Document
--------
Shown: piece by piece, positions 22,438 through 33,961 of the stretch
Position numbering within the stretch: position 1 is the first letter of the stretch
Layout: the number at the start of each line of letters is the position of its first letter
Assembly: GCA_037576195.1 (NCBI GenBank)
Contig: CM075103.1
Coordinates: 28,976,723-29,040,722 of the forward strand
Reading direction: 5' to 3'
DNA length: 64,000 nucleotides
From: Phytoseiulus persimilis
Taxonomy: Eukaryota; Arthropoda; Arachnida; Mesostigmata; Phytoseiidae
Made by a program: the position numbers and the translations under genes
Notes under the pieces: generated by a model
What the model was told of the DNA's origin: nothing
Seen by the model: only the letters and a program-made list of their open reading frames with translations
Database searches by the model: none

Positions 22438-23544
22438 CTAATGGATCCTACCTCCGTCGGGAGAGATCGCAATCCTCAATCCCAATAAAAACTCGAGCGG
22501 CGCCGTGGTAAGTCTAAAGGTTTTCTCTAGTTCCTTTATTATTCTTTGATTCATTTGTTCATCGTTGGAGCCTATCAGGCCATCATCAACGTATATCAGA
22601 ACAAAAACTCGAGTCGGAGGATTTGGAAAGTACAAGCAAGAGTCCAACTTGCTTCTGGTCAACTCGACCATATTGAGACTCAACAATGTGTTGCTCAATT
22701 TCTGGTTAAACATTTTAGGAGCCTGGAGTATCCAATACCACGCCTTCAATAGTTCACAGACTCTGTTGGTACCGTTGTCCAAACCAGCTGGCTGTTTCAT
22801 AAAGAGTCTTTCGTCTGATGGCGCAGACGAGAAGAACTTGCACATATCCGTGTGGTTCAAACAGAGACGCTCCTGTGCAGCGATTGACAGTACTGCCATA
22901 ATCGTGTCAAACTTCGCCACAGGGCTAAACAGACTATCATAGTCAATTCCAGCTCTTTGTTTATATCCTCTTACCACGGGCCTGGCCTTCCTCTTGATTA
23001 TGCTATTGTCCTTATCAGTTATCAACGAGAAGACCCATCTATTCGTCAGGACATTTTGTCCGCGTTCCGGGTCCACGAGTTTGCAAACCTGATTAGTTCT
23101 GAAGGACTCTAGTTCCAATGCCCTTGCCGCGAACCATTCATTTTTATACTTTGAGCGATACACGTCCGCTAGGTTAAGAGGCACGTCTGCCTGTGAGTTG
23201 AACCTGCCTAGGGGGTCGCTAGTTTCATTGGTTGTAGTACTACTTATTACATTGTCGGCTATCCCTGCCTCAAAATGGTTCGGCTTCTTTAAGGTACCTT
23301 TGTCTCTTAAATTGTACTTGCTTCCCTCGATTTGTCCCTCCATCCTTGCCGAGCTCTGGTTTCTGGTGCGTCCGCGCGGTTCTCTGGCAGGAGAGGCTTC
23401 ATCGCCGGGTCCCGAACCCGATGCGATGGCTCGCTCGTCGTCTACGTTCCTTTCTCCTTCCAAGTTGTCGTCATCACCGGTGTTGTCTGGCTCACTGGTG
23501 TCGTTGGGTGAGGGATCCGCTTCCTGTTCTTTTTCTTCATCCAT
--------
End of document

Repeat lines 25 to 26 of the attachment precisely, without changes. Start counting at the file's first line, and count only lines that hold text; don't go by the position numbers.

23201 AACCTGCCTAGGGGGTCGCTAGTTTCATTGGTTGTAGTACTACTTATTACATTGTCGGCTATCCCTGCCTCAAAATGGTTCGGCTTCTTTAAGGTACCTT
23301 TGTCTCTTAAATTGTACTTGCTTCCCTCGATTTGTCCCTCCATCCTTGCCGAGCTCTGGTTTCTGGTGCGTCCGCGCGGTTCTCTGGCAGGAGAGGCTTC